You are sure to spot us driving down the road in between work camping gigs. We typically give ourselves a week or two to get to the next destination, leaving us plenty of time to see a site or two, take care of any pending RV issues, or wait out bad weather. Unless we are planning to stay in a town for a few days or more to see a particular area or visit friends and family, we dry camp in parking lots. Our overnight stays are simply that, one night stays and without hook-ups. This allows more flexibility in our travel time, saves money, and in many cases serves as a more convenient mode of gathering much needed supplies.
We’ve mentioned Allstays.com a number of times in previous posts but cannot say enough about the website and app. Allstays is our go-to guide for RV travel. Not only does Allstays pinpoint campgrounds around the nation, it also locates overnight stops at businesses like truck stops, big box stores, restaurants, and more! Reviews from previous patrons are encouraged and included with information on the given location. Often times, we’ve used these reviews when determining the best place to park.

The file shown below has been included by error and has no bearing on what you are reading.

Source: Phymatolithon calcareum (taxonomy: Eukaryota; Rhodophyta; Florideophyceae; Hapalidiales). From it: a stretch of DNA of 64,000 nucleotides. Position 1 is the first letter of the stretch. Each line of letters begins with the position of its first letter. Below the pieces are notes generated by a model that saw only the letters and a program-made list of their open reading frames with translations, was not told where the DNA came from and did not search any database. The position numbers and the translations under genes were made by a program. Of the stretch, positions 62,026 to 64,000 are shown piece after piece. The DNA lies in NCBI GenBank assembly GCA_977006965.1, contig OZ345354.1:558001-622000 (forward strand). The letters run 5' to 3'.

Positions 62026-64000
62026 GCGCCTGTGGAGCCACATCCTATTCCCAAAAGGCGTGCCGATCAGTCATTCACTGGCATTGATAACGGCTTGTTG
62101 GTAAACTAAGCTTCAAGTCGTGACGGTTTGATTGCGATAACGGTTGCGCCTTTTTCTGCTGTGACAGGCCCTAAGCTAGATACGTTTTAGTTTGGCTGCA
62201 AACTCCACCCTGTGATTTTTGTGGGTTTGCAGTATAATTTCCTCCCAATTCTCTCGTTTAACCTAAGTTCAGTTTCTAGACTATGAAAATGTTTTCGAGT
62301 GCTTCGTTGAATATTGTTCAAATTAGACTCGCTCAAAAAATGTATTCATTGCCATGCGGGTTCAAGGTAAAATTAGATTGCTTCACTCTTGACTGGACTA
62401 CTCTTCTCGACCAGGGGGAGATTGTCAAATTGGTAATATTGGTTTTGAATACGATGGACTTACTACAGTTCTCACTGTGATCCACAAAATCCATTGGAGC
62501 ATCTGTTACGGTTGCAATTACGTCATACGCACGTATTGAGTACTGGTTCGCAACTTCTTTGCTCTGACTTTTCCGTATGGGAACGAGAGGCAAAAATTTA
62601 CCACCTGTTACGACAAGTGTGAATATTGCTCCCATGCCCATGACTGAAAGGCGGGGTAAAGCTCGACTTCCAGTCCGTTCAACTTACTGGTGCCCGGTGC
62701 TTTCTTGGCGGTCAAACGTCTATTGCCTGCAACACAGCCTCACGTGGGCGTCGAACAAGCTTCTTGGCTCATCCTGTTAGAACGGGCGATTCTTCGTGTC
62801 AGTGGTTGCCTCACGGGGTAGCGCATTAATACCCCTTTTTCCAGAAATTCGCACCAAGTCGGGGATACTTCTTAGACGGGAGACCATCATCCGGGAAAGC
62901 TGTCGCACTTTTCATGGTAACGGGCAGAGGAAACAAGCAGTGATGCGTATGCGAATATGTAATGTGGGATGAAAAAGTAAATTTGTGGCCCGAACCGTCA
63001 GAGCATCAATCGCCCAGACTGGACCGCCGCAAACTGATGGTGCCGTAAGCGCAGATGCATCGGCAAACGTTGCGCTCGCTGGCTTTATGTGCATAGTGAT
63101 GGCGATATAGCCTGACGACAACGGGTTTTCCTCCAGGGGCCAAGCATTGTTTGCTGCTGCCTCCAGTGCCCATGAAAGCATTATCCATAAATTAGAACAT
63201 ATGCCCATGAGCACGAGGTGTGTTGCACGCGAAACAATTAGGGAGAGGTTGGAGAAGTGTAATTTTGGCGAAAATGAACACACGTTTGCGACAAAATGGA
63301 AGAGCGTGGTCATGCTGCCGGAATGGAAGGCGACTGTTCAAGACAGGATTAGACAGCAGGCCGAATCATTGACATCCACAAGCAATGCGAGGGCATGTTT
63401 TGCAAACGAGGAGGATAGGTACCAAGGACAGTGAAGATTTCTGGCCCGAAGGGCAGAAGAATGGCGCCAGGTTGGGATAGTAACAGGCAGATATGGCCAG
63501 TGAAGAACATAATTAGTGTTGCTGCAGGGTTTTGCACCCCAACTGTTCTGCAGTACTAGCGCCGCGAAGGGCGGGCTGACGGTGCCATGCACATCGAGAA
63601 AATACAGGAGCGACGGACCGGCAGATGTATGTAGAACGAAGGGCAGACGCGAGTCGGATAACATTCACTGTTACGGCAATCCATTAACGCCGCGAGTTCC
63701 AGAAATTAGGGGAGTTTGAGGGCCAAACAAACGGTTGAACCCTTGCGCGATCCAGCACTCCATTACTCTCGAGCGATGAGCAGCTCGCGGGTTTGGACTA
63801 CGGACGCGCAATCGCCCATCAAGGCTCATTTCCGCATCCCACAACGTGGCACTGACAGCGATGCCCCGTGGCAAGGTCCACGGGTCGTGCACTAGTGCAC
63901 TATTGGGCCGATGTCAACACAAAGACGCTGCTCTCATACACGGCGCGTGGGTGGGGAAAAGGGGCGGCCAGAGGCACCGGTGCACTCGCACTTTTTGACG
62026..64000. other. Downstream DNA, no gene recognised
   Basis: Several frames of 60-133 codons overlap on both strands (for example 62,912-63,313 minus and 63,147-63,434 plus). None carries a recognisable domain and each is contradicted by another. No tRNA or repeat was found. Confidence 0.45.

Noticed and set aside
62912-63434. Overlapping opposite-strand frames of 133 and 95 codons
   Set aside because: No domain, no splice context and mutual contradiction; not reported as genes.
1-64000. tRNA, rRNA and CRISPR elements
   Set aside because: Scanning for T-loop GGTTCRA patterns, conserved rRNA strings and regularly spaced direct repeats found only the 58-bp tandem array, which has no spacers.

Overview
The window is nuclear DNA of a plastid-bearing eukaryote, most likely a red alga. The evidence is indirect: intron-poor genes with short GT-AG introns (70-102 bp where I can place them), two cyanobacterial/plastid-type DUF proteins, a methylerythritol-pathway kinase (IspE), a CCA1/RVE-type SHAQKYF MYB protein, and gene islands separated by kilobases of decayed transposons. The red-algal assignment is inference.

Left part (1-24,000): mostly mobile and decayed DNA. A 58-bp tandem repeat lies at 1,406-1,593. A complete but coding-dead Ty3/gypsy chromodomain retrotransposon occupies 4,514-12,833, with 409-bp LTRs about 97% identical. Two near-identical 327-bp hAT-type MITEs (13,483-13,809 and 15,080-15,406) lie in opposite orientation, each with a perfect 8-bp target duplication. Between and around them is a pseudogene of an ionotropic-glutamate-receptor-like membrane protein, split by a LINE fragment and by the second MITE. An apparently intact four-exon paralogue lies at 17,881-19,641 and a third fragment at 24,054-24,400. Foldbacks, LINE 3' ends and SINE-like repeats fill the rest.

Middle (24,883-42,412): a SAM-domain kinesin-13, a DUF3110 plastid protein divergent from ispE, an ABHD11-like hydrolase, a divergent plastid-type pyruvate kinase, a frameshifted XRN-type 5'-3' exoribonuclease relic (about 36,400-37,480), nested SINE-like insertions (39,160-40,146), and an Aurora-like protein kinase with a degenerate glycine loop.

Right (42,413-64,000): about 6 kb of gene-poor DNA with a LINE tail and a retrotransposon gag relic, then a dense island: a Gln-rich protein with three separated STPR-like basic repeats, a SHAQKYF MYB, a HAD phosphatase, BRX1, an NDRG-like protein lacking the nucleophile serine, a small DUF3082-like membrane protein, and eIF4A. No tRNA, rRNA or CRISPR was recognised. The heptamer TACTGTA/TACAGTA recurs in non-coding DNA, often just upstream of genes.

In addition to RV parks and campgrounds, Allstays has a few more added bonuses. With bridge heights and road grades clearly labeled, we are able to safely plan our route. Allstays also mentions businesses that dispense propane and dumping facilities. All of this and so many more service listings for an annual fee of about $30! Levi has created a few tutorials detailing the many functions of Allstays and how to use Google Maps in conjunction with Allstays when planning your next journey.